Welch: Are there specific countries where uptake will be critical or where biosimilars of the drug will be more in demand than others?
da Silva & Heller: In this scenario, the EU-5 obviously play a major role, not only because they are larger countries, but they also define the momentum and “feeling” toward biosimilars. After all, many of the key influencers on the physician and the institutional side are in these countries. If we consider infliximab as a representative of the TNF class (despite the fact it is an infused product), the U.K. and Italy will be interesting grounds to see significant uptake, both in terms of share capture and overall treatment rate increases.
But, in our view, it is also about creating a broader base and competing for volume. As such, smaller country markets like the Netherlands (NL), Belgium (BE), Austria, and Sweden, which have relatively higher prices, and countries like Poland or Portugal with relatively lower prices will be important to win. The whole “tender game” will, of course, play out in areas like the Nordics (outside of the EU-5), and that will be key to gaining important slices of volume. But this “tender game” will also test the limits of “pricing discipline” and “pricing sustainability.” All these countries, even if very different in nature, have seen biosimilars uptake increase over tie, albeit at different paces and with varying levels of success and “noise.” So overall demand for the adalimumab biosimilar is likely to be high.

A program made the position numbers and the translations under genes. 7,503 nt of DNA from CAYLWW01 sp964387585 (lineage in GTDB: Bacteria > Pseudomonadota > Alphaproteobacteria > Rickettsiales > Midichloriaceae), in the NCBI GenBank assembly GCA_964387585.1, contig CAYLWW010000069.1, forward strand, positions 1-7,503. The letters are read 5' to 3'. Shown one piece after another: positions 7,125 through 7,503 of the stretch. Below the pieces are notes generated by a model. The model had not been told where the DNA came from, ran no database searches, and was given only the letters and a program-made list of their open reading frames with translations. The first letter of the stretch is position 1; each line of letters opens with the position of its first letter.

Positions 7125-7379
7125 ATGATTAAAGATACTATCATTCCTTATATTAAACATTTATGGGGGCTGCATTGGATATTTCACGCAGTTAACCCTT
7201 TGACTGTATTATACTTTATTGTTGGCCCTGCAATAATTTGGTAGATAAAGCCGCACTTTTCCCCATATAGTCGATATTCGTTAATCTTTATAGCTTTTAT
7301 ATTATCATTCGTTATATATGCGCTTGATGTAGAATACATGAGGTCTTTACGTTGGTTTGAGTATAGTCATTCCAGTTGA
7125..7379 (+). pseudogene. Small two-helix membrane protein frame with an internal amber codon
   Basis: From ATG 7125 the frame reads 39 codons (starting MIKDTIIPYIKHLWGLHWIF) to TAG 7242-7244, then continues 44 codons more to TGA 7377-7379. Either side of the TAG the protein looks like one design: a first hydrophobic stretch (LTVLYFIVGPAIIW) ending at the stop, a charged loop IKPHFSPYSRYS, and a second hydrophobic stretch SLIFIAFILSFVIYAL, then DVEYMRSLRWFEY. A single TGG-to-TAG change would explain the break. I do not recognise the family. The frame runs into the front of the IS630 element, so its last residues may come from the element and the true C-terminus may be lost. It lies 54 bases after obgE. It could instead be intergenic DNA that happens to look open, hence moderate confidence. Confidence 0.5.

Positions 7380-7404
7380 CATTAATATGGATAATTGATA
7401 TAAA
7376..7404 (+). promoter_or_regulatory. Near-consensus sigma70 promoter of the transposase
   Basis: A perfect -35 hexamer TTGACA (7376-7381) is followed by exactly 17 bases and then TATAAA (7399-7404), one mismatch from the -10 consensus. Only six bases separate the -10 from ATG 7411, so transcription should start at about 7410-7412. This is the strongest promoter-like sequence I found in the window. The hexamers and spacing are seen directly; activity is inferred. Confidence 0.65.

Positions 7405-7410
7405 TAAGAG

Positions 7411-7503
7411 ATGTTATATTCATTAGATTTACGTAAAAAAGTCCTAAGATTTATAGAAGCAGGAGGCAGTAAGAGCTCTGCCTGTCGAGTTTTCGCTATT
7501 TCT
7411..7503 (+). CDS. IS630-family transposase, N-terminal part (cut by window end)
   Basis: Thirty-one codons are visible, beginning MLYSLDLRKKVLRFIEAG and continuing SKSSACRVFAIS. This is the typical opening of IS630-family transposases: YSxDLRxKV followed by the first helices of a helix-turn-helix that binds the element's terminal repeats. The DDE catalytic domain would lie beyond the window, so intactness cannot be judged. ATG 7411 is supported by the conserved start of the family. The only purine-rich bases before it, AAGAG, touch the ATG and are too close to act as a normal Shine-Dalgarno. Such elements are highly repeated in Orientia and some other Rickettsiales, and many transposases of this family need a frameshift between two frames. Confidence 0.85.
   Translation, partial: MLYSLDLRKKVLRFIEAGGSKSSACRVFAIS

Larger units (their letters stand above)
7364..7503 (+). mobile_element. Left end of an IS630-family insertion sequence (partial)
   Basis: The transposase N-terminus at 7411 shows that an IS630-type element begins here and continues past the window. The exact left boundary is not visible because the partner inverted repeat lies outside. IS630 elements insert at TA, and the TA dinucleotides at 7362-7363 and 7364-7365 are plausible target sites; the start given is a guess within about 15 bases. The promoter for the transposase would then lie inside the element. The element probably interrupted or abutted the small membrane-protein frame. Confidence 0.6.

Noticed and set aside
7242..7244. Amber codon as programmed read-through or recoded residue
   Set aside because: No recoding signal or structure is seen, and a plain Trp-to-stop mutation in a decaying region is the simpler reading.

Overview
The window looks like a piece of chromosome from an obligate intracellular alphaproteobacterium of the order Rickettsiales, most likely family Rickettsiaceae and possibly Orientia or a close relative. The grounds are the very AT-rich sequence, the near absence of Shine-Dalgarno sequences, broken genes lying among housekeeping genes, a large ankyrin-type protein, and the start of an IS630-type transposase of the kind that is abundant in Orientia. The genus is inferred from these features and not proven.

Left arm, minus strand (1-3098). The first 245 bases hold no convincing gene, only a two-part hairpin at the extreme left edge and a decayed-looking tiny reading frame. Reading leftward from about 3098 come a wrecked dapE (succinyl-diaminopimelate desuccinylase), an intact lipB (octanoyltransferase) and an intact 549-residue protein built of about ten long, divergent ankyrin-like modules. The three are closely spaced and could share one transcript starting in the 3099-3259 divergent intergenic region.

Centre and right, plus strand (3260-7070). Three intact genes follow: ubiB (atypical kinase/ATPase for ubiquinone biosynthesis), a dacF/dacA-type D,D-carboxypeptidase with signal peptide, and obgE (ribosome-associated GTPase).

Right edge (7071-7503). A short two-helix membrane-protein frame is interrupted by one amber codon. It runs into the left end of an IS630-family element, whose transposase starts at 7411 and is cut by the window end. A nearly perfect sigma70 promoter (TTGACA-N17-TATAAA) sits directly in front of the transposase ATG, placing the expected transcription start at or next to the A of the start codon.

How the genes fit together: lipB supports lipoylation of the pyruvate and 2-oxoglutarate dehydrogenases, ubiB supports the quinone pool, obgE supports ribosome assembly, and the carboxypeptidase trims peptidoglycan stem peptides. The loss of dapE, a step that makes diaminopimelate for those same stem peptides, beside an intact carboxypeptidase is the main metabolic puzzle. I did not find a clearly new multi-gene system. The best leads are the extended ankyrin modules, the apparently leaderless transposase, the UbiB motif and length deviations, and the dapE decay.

Clearly, the EU-5 and other countries (e.g., Nordics, NL, BE) where the relative treatment rate of, for example, non-mild Crohn’s disease or rheumatoid arthritis (RA), is high, will be under intense focus. In the tender markets (e.g., Norway), demand will naturally be high in waves given the changes in tenders every six to 24 months, depending on the country. As such, we will not see progressive volume shifts as we do with daily individual sales. Because of this, we should expect specific plays as we observed for other products (e.g., substantial price bidding on Omnitrope between biosimilar manufacturers and originator). In all, we suggest that companies focus on specific countries where they can win early (depending often on the experience-level of the company). But overall, we expect the adalimumab biosimilar rush to be a “battle” for Europe.